Friday, August 3, 2012

Bring it back

When I was 16, I became friends with this guy who was a real creative type (and he still is, so I am told).  He was mainly into music, and that was cool, but he also wrote stories from sometimes.  Once he told me about this dream he had.  I think maybe it was more of a daydream rather than an actual dream he'd had while sleeping, but that didn't really matter to me.  What mattered was that it was nice story; in fact, I didn't even know that guys ever thought about things so nice.  I decided I would write it down for him.  Because writing was what I did.   It took me several days.  I filled in some gaps and embellished a few things here and there, and I even added a couple characters to smooth the whole thing out.  When I was finished, I gave it to him-- under the strict mandate that he show it to no one.

He grinned.  And what did he do?  He showed it to his dad.  Yes, his dad.  I was mortified.  I could have killed him.  His father was some kind of literary aficionado.  I wouldn't have shown his dad my best work, much less this. It was little more than a fairly tale.  And it wasn't even my own.

But his dad liked it.  He called me on the phone-- yes, his father called me-- to discuss my writing.  I couldn't even talk, I was so embarrassed.  And the next day, my friend (if he could so be called) returned the manuscript to me.  His dad had written all over it in pencil.  Underlining certain sentences.  Commenting here and there.  But the thing that has stayed with me all these years was what he wrote at the very top of the first page:  "The world must hear this voice."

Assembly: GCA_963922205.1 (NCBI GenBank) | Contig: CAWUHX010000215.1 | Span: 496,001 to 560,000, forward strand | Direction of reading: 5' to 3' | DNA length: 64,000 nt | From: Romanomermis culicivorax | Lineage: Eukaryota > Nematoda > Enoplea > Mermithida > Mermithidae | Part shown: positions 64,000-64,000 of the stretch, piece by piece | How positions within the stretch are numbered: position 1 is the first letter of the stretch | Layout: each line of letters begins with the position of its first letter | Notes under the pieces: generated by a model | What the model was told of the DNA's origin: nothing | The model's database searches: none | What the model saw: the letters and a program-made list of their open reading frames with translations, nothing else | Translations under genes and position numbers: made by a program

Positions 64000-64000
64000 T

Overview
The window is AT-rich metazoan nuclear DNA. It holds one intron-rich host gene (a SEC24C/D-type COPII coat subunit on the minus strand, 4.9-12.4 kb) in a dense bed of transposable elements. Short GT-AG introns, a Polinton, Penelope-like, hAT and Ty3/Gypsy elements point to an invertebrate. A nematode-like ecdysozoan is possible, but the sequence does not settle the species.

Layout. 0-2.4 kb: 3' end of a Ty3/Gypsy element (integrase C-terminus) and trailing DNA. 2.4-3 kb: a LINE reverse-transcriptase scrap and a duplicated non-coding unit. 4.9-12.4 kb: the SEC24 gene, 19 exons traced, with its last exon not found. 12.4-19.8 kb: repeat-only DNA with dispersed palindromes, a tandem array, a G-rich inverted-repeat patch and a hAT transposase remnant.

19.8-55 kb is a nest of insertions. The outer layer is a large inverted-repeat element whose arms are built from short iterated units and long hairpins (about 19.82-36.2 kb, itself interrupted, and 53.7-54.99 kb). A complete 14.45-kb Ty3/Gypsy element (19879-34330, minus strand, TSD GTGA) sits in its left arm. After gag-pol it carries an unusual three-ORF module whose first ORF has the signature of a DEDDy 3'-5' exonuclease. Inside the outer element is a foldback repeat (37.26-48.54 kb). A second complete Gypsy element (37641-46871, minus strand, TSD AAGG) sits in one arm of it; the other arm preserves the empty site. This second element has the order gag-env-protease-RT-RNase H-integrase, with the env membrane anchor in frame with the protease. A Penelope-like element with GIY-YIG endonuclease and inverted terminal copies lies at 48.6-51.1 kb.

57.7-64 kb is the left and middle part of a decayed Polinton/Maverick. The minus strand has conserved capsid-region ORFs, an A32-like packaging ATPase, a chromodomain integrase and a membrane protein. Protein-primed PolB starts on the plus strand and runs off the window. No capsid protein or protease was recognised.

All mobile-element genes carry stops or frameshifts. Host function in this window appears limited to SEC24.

*****

Writing was always the thing I did.  It was my way in, my way out, my way through.  Maybe I thought of it as my ace in the hole.  It never occurred to me to try to make it into a career, it was more like a hobby or something that I would do "someday" if I ever go the chance--or maybe--if I was left with nothing else I could do.

People always told me I was good at it.  My high school friend's father, for example.  My relatives and in-laws.  My dissertation advisor.  Random strangers.  My boss at work.

And I believed them.

But the thing is, when I first started to really do this and venture into the world of publishing, the first thing I found out was that they were all wrong.  Or if they weren't wrong, at least, it didn't matter whether I was good at it or not.

I saw recently that there are 32 million publications out there right now in the US alone, and that doesn't even consider many works that have been self-published.  You've got to have something other than good because even good gets washed out with odds like that.

It's depressing.

I mean, I always knew "getting your book published" was hard, but I've done lots of hard things.  Like survive hyperemesis and give birth without pain medication and run 12 marathons and write a dissertation and spend a year living in the jungle with howler monkeys.  This is different.  It takes something I just don't have.  I'm not quite sure what it is.  And when I saw it face to face, I didn't even want it.

It's taken me a long time to come to terms with this--the idea that I'm not actually good at the thing everybody has been telling me I'm good at since the time I could hold a pencil.  And even if I am good at it, it's not enough.  What it means is, I've got no ace in the hole.  I've got no way out.